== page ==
November 29, 1971: The Reds trade Lee May, Tommy Helms, and Jimmy Stewart to the Astros for Joe Morgan, Denis Menke, Jack Billingham, Cesar Geronimo, and Ed Armbrister.

The trade proves to be the best in club history, but it brought an overwhelmingly negative response when it was first announced. “if the US traded Dwight Eisenhower to the Germans during WWII, it wouldn’t have been much different than sending Mays and Helms to Houston,” wrote Bob Hertzel in the Cincinnati Enquirer. But the impressive blend of offense, speed, defense, and pitching acquired in the trade silenced the critics. Morgon won two MVP awards and is in the HOF. Billingham, a distant cousin of Christy Mathewson, was 87-63 with a 3.85 ERA in 6 seasons with the Reds. Geronimo provided Gold Glove defense in CF, and Menke anchored 3rd base for two seasons.

All “Reds trivia” posts come from Greg Rhodes and John Snyder’s fabulous book, “Redleg Journal” (see link for purchasing) and are used with Greg’s permission.

Thanks again to Greg Rhodes for permission to use his material.

Comment: Billingham also threw 25 1/3 World Series innings, allowing only 1 earned run on 14 hits.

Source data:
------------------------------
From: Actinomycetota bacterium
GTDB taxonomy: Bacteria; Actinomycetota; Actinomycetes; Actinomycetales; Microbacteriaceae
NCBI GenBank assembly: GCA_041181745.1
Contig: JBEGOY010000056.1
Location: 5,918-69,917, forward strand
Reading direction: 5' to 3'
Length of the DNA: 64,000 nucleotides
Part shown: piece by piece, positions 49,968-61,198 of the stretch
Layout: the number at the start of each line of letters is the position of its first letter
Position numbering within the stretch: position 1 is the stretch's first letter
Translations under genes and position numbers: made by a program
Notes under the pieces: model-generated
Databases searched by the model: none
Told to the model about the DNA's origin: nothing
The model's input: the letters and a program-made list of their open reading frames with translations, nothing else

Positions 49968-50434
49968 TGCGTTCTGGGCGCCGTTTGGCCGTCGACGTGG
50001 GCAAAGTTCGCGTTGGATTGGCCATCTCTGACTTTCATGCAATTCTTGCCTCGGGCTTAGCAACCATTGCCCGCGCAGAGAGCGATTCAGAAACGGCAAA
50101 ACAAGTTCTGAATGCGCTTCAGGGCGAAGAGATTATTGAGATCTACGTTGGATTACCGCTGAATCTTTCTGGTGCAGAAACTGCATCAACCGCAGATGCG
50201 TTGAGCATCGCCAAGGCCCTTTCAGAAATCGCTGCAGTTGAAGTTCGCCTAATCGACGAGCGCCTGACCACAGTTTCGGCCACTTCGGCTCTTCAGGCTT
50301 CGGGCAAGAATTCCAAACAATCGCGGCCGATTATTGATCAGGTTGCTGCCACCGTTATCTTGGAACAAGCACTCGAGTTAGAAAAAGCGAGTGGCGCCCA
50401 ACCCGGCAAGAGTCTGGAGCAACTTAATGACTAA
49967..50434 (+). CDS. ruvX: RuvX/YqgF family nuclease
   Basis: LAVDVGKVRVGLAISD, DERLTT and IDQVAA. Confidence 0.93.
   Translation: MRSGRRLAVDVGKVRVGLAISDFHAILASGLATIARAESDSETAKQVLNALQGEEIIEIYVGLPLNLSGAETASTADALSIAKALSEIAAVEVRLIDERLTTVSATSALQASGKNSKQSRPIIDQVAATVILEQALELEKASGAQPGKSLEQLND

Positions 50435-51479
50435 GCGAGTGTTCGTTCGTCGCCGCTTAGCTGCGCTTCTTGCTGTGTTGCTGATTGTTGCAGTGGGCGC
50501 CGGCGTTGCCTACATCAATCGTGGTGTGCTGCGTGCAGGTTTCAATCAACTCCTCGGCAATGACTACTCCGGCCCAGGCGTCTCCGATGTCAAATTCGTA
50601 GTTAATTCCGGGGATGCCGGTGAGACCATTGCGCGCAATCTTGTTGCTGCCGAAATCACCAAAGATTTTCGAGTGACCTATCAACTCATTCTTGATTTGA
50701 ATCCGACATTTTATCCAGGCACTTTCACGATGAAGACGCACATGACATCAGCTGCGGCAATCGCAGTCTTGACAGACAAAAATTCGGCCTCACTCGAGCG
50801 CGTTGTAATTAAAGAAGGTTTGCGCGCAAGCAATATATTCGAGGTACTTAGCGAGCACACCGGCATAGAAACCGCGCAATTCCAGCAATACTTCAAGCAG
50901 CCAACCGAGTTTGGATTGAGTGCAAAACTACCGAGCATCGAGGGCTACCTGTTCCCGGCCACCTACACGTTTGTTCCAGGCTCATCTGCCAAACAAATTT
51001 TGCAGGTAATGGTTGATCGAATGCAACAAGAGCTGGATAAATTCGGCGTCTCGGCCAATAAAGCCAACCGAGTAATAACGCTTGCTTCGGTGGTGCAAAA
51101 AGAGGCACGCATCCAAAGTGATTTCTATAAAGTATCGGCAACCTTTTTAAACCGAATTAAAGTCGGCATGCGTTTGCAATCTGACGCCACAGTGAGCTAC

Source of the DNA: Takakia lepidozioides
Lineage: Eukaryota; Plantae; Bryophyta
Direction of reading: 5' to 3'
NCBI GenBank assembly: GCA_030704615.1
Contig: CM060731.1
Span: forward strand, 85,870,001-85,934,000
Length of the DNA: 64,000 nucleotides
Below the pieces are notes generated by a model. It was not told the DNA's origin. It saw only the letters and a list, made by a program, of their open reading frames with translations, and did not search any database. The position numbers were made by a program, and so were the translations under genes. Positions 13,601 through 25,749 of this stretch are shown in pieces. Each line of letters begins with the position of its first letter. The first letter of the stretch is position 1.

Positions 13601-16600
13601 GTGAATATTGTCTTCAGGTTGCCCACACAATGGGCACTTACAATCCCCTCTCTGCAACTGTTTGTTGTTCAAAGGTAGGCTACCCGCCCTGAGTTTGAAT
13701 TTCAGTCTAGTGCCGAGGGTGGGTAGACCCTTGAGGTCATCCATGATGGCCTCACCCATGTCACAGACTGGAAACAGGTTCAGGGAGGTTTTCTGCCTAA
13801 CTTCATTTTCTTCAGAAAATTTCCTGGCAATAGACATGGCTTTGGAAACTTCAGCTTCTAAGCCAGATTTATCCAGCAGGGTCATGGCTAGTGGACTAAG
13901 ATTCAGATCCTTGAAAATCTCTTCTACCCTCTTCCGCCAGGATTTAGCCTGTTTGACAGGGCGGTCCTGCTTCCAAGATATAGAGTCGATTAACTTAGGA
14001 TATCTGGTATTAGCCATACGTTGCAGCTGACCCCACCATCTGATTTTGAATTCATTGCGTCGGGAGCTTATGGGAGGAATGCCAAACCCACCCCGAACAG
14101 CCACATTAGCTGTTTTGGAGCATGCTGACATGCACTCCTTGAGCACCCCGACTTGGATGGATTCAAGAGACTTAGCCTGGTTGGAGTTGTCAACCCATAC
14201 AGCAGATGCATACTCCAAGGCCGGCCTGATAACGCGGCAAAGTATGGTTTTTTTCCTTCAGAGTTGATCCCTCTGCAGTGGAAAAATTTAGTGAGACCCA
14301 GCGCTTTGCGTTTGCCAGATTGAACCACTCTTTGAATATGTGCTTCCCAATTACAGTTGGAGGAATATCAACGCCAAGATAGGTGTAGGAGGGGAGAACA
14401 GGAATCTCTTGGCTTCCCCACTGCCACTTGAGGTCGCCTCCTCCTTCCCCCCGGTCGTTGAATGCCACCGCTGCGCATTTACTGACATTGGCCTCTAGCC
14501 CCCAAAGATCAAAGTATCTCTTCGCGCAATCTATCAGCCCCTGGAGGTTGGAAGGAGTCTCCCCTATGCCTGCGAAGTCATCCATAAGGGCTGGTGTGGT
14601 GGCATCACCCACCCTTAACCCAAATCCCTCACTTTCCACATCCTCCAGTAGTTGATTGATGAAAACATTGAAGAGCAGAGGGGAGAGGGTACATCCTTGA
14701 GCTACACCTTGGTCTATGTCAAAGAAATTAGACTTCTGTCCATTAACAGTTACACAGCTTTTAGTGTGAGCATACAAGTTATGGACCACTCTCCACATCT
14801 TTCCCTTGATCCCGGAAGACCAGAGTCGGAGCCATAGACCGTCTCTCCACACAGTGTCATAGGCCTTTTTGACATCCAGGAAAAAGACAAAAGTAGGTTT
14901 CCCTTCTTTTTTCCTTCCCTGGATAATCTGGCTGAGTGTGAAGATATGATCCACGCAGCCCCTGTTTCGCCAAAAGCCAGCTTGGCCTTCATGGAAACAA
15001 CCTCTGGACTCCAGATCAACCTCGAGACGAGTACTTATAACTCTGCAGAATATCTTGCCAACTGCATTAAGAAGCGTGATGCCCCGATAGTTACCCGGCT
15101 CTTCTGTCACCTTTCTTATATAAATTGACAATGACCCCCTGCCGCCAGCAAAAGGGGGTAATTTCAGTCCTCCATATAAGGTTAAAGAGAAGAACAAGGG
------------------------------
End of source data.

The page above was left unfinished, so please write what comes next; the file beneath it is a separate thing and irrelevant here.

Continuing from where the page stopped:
About The Author

I've been a Reds fan since the late '60's, with my luck of being able to attend plenty of games at Riverfront during the BRM era. I was sitting in the Green Seats in the OF when Pete came home in '84 and was in the Red seats when Glenn Braggs reached over the fence in '90 to beat the Pirates. I have had many favorites from Jim Maloney to Johnny Bench, Barry Larkin, Adam Dunn, and Jay Bruce.

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2 Responses

  1. Shawn

    More evidence that Bob Hertzel was then, and is now, an idiot. We are good to be rid of him. He went from Cincinnati to Pittsburgh, and now is sports editor for a newspaper in Morgantown, WV, stepping down in market size each step. There’s a reason for that.

  2. Mark in CC

    That was a great trade no doubt but the July 20, 1916 trade by the Giants and Reds of Ed Roush, Christy Mathewson and Bill McKechnie to the Reds for Buck Herzog and Red Killefer has got to rank right up there.

    Although Mathewson, who became team manager only pitched one game for the Reds there has never been a trade where three future Hall of Famers were acquired in one deal.

    Roush was a superstar and McKechnie a good role player and later World Championship Manager. In addition to who was acquired, if you look at what was given up Killefer was a 248 hitting outfielder and Herzog a .258 hitting infielder. May, and Helms were All Stars in their own right much more accomplished than their 1916 counterparts.